By Julie Muhlstein Herald Columnist
Crowds watching Saturday’s ceremonial start of the Iditarod Trail Sled Dog Race will see a mother-daughter reunion, two intrepid women on the streets of Anchorage. Only one of them, race veteran Jan Steves, plans to go the distance — about 1,000 miles to Nome.
The 2014 race will be the third Iditarod for Steves, 57, of Edmonds. Alaska’s showcase sporting event kicks off with a ceremonial start at 10 a.m. Saturday in downtown Anchorage. The race officially begins Sunday afternoon in Willow.
Steves has been traveling north for years to train and race in sled-dog events. Her grown daughter, Nicolina Johnson, had never been to Alaska until flying there Wednesday from Vienna.
Johnson, a 2000 graduate of Edmonds-Woodway High School, is an artist who lives in New York City. She is the founder and director of the nonprofit Free Art Society, based in New York’s East Village, which aims to help communities by making art accessible to all.
Through her Hearts of the World international art project, she travels abroad bringing art to children living in poverty.
“She is following her dreams,” Steves said of her daughter.
On Saturday, Johnson will be her mom’s “Iditarider.” She will hitch a ride on Steves’ sled as nearly 70 Iditarod mushers make the run from downtown Anchorage to Campbell Airstrip. The 11-mile route, the Iditarod’s ceremonial start, takes racers and their passengers past cheering crowds. For the real race, mushers and their dogs go on without the Iditariders. Johnson will leave Alaska on Monday, her mother said.
“It’s going to be an incredible reunion. I haven’t seen my daughter for two years,” said Steves, whose brother Rick Steves runs the Edmonds-based Rick Steves’ Europe travel business.
Her daughter grew up around dogs, but Jan Steves said Saturday’s experience will be “a real eye-opener.”
“Nicolina does not like the cold,” she said. Yet this winter has been mild compared to most in Alaska. “It’s been in the 30s,” Steves said.
That’s nice for some visitors, but for racers a warm winter is a problem. For the first time, Steves plans to wear a helmet for parts of the run, because of icy conditions and other hazards caused by a lack of snow.
Because of weather, race officials considered moving the start from Willow to Fairbanks, which is farther north. The Iditarod has started in Fairbanks just once in its 41-year history, in 2003. In mid-February, according to The Anchorage Daily News. Iditarod’s board of directors decided to stick with the traditional start at Willow. The Feb. 17 article said trail grooming equipment will grind up icy areas to create snow.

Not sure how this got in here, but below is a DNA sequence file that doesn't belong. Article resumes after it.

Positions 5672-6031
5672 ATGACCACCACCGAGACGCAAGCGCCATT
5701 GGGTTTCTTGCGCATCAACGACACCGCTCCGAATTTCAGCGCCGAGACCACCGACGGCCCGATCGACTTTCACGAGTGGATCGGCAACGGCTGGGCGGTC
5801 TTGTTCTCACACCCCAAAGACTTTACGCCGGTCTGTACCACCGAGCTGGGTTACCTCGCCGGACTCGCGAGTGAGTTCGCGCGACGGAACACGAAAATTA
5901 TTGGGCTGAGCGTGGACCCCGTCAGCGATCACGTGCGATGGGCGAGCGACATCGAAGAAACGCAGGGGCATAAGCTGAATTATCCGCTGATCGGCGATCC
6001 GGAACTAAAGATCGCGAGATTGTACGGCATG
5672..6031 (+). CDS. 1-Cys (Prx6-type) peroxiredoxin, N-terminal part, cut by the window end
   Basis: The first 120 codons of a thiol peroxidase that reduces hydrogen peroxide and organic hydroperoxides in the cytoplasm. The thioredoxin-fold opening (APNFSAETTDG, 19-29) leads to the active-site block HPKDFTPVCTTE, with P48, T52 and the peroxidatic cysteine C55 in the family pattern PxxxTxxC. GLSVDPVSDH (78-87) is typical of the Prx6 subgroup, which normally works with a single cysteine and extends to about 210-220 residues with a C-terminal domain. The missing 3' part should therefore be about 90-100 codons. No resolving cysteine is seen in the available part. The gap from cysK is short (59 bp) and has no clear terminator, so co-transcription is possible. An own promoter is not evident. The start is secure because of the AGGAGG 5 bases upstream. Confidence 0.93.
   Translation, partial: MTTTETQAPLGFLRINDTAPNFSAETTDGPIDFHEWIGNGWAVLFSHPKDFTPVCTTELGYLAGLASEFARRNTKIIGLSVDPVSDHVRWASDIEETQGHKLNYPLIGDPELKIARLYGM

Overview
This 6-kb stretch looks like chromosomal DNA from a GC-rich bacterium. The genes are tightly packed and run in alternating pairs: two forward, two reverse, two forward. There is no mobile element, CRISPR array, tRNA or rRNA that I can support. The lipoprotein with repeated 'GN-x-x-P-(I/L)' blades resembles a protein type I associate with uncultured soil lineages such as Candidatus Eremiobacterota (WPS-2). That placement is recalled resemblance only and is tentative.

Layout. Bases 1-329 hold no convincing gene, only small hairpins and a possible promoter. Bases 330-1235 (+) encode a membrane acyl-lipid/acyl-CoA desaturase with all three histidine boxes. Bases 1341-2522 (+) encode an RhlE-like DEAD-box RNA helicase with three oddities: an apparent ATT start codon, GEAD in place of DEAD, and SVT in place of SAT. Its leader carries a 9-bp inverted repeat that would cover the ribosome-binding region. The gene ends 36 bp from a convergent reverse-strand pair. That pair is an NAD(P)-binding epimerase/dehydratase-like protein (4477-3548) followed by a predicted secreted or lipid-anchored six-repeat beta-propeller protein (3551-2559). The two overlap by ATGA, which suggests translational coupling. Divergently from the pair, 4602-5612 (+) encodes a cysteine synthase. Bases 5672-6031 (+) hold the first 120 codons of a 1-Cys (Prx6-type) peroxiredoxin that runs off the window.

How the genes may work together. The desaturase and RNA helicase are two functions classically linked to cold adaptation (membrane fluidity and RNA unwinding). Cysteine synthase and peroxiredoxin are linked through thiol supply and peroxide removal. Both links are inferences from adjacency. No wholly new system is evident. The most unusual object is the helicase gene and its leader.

Steves said conditions have recently made mushers “a little nervous.”
She has run the Iditarod twice before, but only finished once.
“Last year was tough. I had a knee injury, I got sick on the trail, and I was treated for pneumonia,” said Steves, who made it to Eagle Island but didn’t finish the 2013 race. She ended up in a Nome hospital.
In 2012, Steves’ first Iditarod, she stuck it out, completing the race to win the Red Lantern Award. That prize goes to the last musher on the trail. It took Steves and her dogs 14 days, 11 hours, 57 minutes and 11 seconds to be the 53rd and last-place finisher. “That was a win. My goal is to make it to Nome,” she said this week.
Steves will race with either 14 or 16 dogs — she hadn’t decided by midweek. She will miss several “old-school” dogs from previous runs. “I retired two of my really nice dogs. You could count on them through anything,” she said, adding that strong winds truly test a dog. “They were 9 and 10 years old. Not all leaders are created equal. Different leaders have different strengths.”
Because of the expense, Steves said this will likely be her last Iditarod. What won’t end is her drive to use the sled-dog race for education. Visiting schools is a passion. “I love it,” said Steves, who wants to launch a “mushing for literacy” effort.
“The Iditarod has an amazing educational component. In classes I visit, those kids are just on fire,” she said.
She has traveled around Washington and the country sharing her Iditarod experiences. Iditarod-related projects teach geography, reading and math.
“They learn military time, how long it takes from checkpoint to checkpoint, weather, terrain and miles per hour. And they’ll read every book they can about the Iditarod,” Steves said. “It’s dogs and adventure. Kids ask me about moose and wolves.
“Other things they say crack me up. They hope I win,” Steves said. “I hate to burst your bubble, guys. I’m not going to be the winner. But me finishing — not at the front of the pack — I’m a winner when I have a healthy, happy dog team and have given it my all.”
Julie Muhlstein: 425-339-3460; firstname.lastname@example.org.
The ceremonial start of the Iditarod Trail Sled Dog Race is 10 a.m. Saturday in Anchorage. The 1,000-mile race to Nome officially begins at 2 p.m. Sunday in Willow, Alaska. Information about the race, including a map, checkpoints and musher profiles, is at: www.iditarod.com
Learn more about Jan Steves at: www.jansteves.com